Beverly bit back a laugh. “Touché.” She needed to focus, play along. But the caution alarms were screaming inside her head, and the urge to flee was overwhelming. Should she stay? Should she run? For the first time in quite a while, she didn’t know what to do.
Then she remembered her grandmother sitting in the nursing home, not eating, staring out into space with unfocused eyes that were like cloudy window glass. When they ruined her grandmother’s antiques business, they ruined her life—she hadn’t lived long after. Even the hospice nurse said it was clear she died of a broken heart. Beverly was doing all of this for her, and she wasn’t going to back down now.
She took a deep breath, counted to five, and batted her eyelashes at Dutton. Just another performance, another day, another town. But she didn’t have the chance for any more stalling tactics because he got right down to the point. “I’ll tell you why I’m here today. I’m looking for a scam artist. Perhaps you can help me find her.”
Beverly Laborde kept staring at him after he dropped his little bombshell question, and Adam Dutton decided to let her sweat for a moment as he looked around the Apple Valley Resort. This was only the third time he’d set foot in the pricey spa where rooms started at two-fifty, and he still wasn’t sure he liked it.
Okay, so it wasn’t the typical folksy decor in the lobby, but this looked more like a set out of a sci-fi film. Clinical, cold, impersonal. Fortunately, the tea room had soft chairs instead of some hard metal contraption. And it smelled like coffee and muffins, not fake potpourri.
Beverly Laborde wasn’t what he’d thought she’d be, either. She was hardly the model of a con artist, with her knee-length gray skirt, starched white blouse, and flat-heeled shoes. Throw in the brunette hair pulled into a bun contrasting against her porcelain skin, and she could have stepped out of a 1930s photo, the demure debutante.
But an air of sophistication about her made Detective Adam Dutton all too aware of his JC Penney suit and tie, complete with a mustard stain from his hot dog lunch. He pushed those thoughts aside. Let the interrogation begin.
“So, you arrived on the Amtrak train this morning and checked in at the Apple Valley Resort, not more than an hour ago. Is that correct, Miss Laborde?”
She smiled and picked up her chamomile tea from the table between them. “Such a lovely view, don’t you think?”
He followed her gaze out the wraparound windows to the Presidentials in the distance, across the New Hampshire border. Ah, that kaleidoscopic quilt of autumn leaves. Easy to take for granted, which is why he never did. “Is that why you’re here—for the view?”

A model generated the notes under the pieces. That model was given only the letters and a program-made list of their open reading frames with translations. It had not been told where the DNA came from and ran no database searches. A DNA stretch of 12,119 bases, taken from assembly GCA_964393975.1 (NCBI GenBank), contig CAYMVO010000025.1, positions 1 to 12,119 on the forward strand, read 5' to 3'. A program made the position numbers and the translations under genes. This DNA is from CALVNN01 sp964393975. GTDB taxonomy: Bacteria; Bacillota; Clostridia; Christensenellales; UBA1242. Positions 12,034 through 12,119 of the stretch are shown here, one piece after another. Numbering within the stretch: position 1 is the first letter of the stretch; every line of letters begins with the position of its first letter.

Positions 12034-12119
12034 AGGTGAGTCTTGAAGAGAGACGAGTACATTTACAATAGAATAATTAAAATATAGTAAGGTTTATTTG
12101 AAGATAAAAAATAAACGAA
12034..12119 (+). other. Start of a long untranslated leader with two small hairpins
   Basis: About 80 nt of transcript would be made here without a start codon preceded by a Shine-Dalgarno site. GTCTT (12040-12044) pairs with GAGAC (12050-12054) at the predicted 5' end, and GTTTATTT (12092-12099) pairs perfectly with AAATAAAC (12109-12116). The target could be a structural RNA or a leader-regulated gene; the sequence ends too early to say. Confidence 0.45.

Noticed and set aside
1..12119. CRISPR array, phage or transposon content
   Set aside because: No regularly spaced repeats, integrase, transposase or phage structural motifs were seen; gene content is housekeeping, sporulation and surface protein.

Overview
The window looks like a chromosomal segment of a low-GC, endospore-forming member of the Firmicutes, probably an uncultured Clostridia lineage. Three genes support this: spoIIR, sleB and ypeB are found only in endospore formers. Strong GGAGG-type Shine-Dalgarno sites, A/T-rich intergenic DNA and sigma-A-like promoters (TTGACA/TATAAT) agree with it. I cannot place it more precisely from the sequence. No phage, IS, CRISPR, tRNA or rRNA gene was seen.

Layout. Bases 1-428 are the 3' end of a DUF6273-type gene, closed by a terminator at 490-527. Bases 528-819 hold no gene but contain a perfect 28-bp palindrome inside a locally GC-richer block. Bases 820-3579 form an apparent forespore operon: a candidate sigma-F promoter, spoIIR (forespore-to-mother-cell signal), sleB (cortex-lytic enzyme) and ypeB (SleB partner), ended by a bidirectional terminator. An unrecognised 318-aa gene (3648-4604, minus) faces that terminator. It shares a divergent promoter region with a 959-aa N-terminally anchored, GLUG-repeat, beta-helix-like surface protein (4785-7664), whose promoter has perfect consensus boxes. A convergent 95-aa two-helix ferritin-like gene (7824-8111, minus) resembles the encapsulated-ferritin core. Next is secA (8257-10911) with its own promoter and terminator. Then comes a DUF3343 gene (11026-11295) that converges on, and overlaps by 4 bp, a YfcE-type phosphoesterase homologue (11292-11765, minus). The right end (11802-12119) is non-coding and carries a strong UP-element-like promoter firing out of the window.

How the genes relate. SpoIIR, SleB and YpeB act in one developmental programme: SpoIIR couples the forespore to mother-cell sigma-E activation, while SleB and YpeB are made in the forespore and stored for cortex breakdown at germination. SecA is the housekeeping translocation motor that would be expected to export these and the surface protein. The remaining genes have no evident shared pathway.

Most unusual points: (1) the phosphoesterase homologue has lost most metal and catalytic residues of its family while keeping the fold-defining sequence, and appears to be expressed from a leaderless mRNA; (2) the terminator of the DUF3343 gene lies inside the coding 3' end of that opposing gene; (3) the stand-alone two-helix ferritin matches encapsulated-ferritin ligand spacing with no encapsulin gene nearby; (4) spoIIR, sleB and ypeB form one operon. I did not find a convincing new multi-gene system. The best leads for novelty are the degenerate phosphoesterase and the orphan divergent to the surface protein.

She inhaled the chamomile aroma, then slowly exhaled with a smile. “I’m as much here for the view as you’re here to chat about the architecture of this place.”
Her cornflower eyes studied his face so intently, he felt as if he were the one suspected of passing off fake artifacts. The thick emotional skin he’d evolved, thanks to his ex-wife and a string of ex-girlfriends, wasn’t much of a shield against Beverly Laborde’s soul-piercing gaze.
“I’m here, Miss Laborde, because a disgruntled collector was bilked out of forty-thousand dollars. A woman approached the guy saying she had a genuine Paul Revere silver bowl. Even let it be appraised. Once she sold it to him, he discovered she’d switched it with a replica.”
“What did this woman look like, Detective?”
He leaned back. “The victim, Reginald Forsythe the Fourth, described her as tall, slightly heavyset, with red hair and dark glasses.”
Beverly set her cup down, took a mirror out of her purse, and held it in front of her. “No red hair. I’m only five-eight. And I do try to adhere to caloric restriction, so I hope I’m not heavyset. Your description doesn’t sound like me, does it?”
“Forsythe got the impression it might be a disguise. At the risk of sounding like a TV crime show, I have to ask where you were two evenings ago, around eight?”
Without hesitation, she replied, “Two nights ago, I was at a play by myself. I think I have the ticket stub around here somewhere.” She dug into her purse. “Here you go.”
He took it from her, wrote down the info, and handed it back. The theater wasn’t anywhere near Boston. She couldn’t have met with Forsythe at his shop there and made the two-hour trip to Hanover in time for that play. Unless she simply tore the ticket in half and never attended the performance.
Laborde added another spoonful of organic honey to her tea and stirred. “Have you ever played Fox and Geese, Detective Dutton?”
“Fox and Geese. A board game popular in Colonial days. One piece represents the fox, and thirteen pieces represent the geese. The geese can’t capture the fox but can win by hemming him in. For the fox to win, he has to capture and remove geese one by one, so they can’t trap him.”
Okay, maybe Adam’s first impressions of Beverly Laborde hadn’t been on the mark. Maybe she was one brick shy of a full load. “I don’t see the connection with our female thief.”
“This collector of yours, the one who made the complaint. Do you know much about him?”
“The basics. Middle-aged, very rich. Owner of a successful art and antiques gallery near Boston. Again, I really don’t see—”
“Is it likely that someone that successful could be duped? And why didn’t your female suspect just take the money and run? Why the switch?”
“To sell it twice. Two con jobs with the same item, and you’ve turned forty-thousand into eighty.”